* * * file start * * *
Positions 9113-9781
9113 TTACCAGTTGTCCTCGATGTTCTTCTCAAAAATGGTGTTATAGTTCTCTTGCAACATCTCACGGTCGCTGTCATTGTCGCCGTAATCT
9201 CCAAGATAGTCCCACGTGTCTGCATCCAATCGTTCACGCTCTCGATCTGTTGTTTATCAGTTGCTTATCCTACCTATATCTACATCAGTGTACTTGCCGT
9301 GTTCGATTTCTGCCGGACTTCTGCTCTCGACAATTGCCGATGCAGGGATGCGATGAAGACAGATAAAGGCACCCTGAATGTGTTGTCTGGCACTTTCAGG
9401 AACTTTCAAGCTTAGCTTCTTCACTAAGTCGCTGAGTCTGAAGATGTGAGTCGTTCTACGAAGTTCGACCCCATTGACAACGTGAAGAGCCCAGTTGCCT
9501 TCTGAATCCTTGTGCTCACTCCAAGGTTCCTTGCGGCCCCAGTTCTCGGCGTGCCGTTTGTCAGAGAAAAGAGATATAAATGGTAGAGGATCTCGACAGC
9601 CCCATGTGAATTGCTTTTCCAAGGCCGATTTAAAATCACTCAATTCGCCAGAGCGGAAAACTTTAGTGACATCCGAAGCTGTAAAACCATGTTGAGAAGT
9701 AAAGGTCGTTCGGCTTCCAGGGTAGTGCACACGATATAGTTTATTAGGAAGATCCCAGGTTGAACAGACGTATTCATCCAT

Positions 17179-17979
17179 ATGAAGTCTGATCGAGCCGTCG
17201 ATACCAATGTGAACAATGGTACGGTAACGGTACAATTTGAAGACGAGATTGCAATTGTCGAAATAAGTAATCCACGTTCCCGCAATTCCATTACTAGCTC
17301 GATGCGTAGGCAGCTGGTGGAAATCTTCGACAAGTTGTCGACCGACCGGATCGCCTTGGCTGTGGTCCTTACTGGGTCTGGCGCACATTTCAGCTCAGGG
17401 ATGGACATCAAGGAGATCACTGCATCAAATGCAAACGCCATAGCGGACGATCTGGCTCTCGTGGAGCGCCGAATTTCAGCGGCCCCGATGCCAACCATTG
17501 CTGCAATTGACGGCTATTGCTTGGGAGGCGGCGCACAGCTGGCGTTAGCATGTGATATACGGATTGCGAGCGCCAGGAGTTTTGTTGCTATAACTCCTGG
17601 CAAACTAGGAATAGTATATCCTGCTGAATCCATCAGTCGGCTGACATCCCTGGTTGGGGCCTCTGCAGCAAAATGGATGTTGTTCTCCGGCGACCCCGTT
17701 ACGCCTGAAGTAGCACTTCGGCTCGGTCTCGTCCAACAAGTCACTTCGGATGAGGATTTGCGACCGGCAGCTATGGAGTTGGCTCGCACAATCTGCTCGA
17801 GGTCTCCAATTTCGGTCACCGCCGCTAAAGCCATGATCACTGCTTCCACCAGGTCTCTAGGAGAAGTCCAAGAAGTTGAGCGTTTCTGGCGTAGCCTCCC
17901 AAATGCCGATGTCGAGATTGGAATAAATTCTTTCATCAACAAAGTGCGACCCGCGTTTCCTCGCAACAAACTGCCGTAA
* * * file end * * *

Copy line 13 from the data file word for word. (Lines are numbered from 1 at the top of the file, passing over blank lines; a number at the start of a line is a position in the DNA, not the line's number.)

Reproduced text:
17401 ATGGACATCAAGGAGATCACTGCATCAAATGCAAACGCCATAGCGGACGATCTGGCTCTCGTGGAGCGCCGAATTTCAGCGGCCCCGATGCCAACCATTG